A September 2010 article in The New York Times referred to men’s cosmetics as a “bull market,” noting that in 2009, Americans spent $4.8 billion on male grooming products, according to market data firm Euromonitor International. Skin care was one of the fastest growing male segments in this category, increasing more than fivefold from 1997 to 2009 to reach $217 million. Most male cosmetics are sold online, making it necessary for skin care companies to gain experience with marketing beauty products over the Internet.
In June 2012, the Los Angeles Times published an article that revealed how retailers are attracting men to their skin care products. Most men are hesitant to purchase skin care products that appear feminine so retailers must find ways around this obstacle. Aside from coming up with masculine names for these items, they are packaging them in creative ways including containers that look like liquor bottles and cigar boxes.
When advertising online, words and colors determine the success of any male beauty product. The word “makeup” is never used and the colors gold and pink, which are featured in female cosmetics, are eliminated from websites and product images. Retailers who follow these rules are finding success with anti wrinkle lotions, eye creams, concealer, and even face powder for men.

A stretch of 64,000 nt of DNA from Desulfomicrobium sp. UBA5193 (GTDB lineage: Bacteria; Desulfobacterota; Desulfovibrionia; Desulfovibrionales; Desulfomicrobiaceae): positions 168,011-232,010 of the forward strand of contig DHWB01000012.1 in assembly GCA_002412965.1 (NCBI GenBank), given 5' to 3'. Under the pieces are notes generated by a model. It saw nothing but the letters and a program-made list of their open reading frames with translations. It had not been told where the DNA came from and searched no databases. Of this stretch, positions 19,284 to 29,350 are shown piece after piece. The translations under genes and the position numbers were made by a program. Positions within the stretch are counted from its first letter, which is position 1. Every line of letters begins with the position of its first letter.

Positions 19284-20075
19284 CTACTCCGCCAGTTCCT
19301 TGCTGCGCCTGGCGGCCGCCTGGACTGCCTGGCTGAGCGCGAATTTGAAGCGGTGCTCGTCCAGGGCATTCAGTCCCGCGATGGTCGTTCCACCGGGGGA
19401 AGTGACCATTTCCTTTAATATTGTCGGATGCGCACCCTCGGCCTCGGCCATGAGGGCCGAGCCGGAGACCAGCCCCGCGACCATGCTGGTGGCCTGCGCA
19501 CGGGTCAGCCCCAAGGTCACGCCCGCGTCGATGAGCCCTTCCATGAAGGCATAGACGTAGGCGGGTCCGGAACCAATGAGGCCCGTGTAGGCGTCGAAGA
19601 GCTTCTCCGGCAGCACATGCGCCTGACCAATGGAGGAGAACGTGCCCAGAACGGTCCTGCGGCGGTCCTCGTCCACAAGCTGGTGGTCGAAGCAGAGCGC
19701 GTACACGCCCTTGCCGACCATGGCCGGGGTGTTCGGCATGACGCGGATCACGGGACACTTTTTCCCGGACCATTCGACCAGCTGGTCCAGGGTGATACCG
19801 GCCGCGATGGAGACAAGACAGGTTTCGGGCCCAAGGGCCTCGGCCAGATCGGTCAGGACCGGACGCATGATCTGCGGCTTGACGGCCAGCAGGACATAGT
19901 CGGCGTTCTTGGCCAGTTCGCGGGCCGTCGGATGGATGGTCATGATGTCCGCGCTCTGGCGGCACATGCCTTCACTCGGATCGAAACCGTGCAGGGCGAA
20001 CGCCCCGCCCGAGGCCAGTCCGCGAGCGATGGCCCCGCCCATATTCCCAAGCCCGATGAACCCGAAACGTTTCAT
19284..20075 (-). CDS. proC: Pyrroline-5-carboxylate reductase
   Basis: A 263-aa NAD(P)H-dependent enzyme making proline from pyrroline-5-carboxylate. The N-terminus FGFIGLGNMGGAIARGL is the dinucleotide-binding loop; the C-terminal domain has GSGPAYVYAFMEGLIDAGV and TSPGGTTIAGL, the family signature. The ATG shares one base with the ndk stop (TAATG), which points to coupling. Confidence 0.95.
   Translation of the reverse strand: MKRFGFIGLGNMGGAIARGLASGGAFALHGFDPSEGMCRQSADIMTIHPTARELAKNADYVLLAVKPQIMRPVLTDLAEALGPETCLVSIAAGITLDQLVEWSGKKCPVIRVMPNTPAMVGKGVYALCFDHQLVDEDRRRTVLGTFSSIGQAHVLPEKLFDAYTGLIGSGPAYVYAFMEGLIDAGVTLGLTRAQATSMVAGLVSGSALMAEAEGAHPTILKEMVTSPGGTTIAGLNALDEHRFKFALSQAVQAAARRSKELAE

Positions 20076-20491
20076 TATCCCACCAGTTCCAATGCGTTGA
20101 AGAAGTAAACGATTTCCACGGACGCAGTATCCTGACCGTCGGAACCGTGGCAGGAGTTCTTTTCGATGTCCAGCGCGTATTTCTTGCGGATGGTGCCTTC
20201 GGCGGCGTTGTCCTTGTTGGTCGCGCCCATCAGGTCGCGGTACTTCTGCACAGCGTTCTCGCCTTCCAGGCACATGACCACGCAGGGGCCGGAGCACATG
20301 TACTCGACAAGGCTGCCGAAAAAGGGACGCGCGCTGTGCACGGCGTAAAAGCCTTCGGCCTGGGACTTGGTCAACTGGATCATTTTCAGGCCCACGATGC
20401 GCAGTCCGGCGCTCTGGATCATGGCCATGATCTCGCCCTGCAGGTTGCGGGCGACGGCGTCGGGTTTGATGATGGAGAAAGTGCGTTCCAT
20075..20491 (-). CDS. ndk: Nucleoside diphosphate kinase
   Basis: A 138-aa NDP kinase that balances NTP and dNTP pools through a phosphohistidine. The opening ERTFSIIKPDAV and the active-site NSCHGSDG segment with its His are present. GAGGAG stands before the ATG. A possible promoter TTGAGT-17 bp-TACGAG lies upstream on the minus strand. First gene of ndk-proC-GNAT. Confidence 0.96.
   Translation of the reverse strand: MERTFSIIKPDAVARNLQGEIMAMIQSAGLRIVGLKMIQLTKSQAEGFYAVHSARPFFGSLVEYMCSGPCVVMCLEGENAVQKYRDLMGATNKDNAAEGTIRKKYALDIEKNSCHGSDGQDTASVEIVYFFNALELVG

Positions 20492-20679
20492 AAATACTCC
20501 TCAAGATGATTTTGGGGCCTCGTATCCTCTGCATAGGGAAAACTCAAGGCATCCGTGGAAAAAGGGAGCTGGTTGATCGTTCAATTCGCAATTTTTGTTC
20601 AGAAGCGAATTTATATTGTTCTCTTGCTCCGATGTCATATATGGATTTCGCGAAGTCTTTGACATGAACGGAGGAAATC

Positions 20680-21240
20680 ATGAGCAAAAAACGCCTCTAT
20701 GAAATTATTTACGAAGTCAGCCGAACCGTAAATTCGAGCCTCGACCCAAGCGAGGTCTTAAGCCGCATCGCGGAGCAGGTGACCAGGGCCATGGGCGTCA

As more men go mainstream with grooming habits, they find themselves shopping for beauty products. According to some studies, men now purchase up to half of male grooming and other consumer products, no longer relying on women to do it. Male beauty product marketers must now cater to male shoppers. In retail stores, this may require establishing separate shopping spaces and online it means having separate Web pages devoted to these items.
In a beauty products man cave, male shoppers feel comfortable. They also like to see labels indicating that the products are designed for men. Skin care formulas must be lighter and absorb into skin faster because men have oilier skin than women do. Male beauty products also tend to feature lower price points, which has the added benefit of attracting female shoppers.
Male grooming is currently one of the fastest growing segments within the beauty industry. A study conducted by the research firm NPD Group revealed that one in four men uses some type of facial skin care product. Male shoppers are notoriously more loyal to brands, causing retailers to fight for their business. By effectively positioning and marketing beauty products for men, they can grab substantial market share.